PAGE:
$3.1m extension request for Rototuna indoor sport centre
A late bid for more playing space at a Hamilton indoor recreation centre that could add millions to the bill has been labelled "a little bit rich" by a councillor.
But the Waikato volleyball community says it has waited years for a venue and the Rototuna Indoor Recreation Centre design doesn't deliver the number of courts promised.
The $9.2m centre is destined for the site of the Rototuna High Schools and has four courts, but Waikato Volleyball says it needs five.
Hamilton City Council estimates that would add $3.1m to the bill, so councillors must decide on Wednesday whether to spend it.
The extra money would be used to add one more court - enough space for two competition-sized volleyball courts.
Council is already putting $4.5m into the centre, the Ministry of Education is contributing $4.7m, and the trust which will govern the centre will raise $500,000 to $800,000 for the fit-out.
West ward councillor Dave Macpherson, also a volunteer for Volleyball Waikato, said the extra courts were what was promised originally.
Indoor sports are growing in popularity but short changed in terms of public facilities, he said.
"[Volleyballers] have been hanging out for an eight-court venue."
School events already have to be run across two different schools at the same time, he said, which is hard for volunteers to manage.
But he sees the $3.1m figure quoted for the extension as excessive.
A second Hamilton recreation centre could also be on the cards, so putting the $3.1m into that instead has also been mooted.
Volleyballers want the extra space now, Macpherson said, but would consider a plan to hold off and put the money into a future recreation centre.
"We would be willing to wear that."
The extension didn't seem the best idea to east ward councillor Mark Bunting, but he said he'd keep an open mind.
"I think the original [Rototuna] deal was a really good one. I think it's a little bit rich to come back and say, oh, by the way, we want more now," he said.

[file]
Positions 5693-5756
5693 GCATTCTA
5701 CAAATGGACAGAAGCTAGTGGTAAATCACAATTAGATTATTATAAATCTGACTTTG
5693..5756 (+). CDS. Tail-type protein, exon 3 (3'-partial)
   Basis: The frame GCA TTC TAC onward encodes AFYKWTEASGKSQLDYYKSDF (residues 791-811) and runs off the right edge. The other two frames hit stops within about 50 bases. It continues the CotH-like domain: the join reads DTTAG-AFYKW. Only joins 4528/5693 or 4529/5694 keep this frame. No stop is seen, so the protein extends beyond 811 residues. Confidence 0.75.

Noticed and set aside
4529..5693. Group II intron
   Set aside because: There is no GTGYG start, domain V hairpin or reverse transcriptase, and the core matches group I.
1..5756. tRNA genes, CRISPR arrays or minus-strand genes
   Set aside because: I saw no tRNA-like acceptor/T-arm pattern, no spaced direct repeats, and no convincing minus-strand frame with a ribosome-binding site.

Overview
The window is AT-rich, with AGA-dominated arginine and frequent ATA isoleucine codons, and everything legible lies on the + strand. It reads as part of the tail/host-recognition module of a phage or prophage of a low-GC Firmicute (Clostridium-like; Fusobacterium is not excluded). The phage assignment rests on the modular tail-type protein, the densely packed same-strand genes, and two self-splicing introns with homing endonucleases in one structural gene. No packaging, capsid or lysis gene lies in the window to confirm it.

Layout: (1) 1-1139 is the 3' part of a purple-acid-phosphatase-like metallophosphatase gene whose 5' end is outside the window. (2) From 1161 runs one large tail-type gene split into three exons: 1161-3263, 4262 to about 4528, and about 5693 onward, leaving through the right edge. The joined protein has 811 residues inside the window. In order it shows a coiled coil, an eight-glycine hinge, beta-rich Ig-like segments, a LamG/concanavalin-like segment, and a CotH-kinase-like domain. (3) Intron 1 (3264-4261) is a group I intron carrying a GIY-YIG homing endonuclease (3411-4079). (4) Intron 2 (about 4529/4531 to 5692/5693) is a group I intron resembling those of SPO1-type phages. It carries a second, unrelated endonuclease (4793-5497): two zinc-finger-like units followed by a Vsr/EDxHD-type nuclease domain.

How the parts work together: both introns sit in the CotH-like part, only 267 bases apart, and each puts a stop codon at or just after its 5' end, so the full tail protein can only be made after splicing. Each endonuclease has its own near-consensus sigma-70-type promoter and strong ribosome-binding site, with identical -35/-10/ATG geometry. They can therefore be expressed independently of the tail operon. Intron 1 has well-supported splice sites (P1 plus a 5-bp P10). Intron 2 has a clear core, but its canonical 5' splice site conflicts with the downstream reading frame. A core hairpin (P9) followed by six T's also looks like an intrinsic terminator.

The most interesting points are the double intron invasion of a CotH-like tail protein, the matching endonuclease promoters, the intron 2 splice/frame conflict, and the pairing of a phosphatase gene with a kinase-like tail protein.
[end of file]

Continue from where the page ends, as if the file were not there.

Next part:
"It's going to make us look like a little kid who's going back for seconds before they've finished their dinner."
Investing the money into a second venue in future could be a good option, he said.
Sport Waikato also favours a bigger investment in a second recreation centre, chief executive Matthew Cooper said.
"If it's $3.1m for one extra court, the opportunity cost is to leverage that $3.1m with willing partners [for a second centre]."
"I certainly understand the need for volleyball but I think that opportunity cost here outweighs the potential decision to put $3.1m into one extra full-sized court."
Councillors have three choices on Wednesday, but must pick fast so the centre is ready for students to use in June 2017.
They can either stick with the original agreement, pay the full $3.1m, or split the cost with the trust which will govern the recreation centre.
Hamilton City Council staffers have also recommended that councillors consider a second recreation centre in the next long term plan.
The Ministry of Education wasn't approached for extra funding for the Rototuna centre, a statement said.
The ministry is leading the construction project but Hamilton City Council is working directly with the non-school groups involved and providing specifications, spokesman Jerome Sheppard said.
Councillor Dave Macpherson will check with the chief executive before the council meeting about whether he can take part in Wednesday's discussions or if his involvement with Waikato Volleyball is a conflict of interest.
What are the options for council?
* Stick with the plan: Build a centre which provides four netball, four basketball, four futsal, 16 badminton or six volleyball courts.
* Pay the extra: Fund the full $3.1m needed to make the centre a five-court facility, through a grant to the Ministry of Education.
* Split the cost: Council funds part of the extension, the trust behind the recreation centre raises "a significant portion". Part of the build would have to be put on hold, adding a $500,000 temporary end wall to the bill.
Source: Hamilton City Council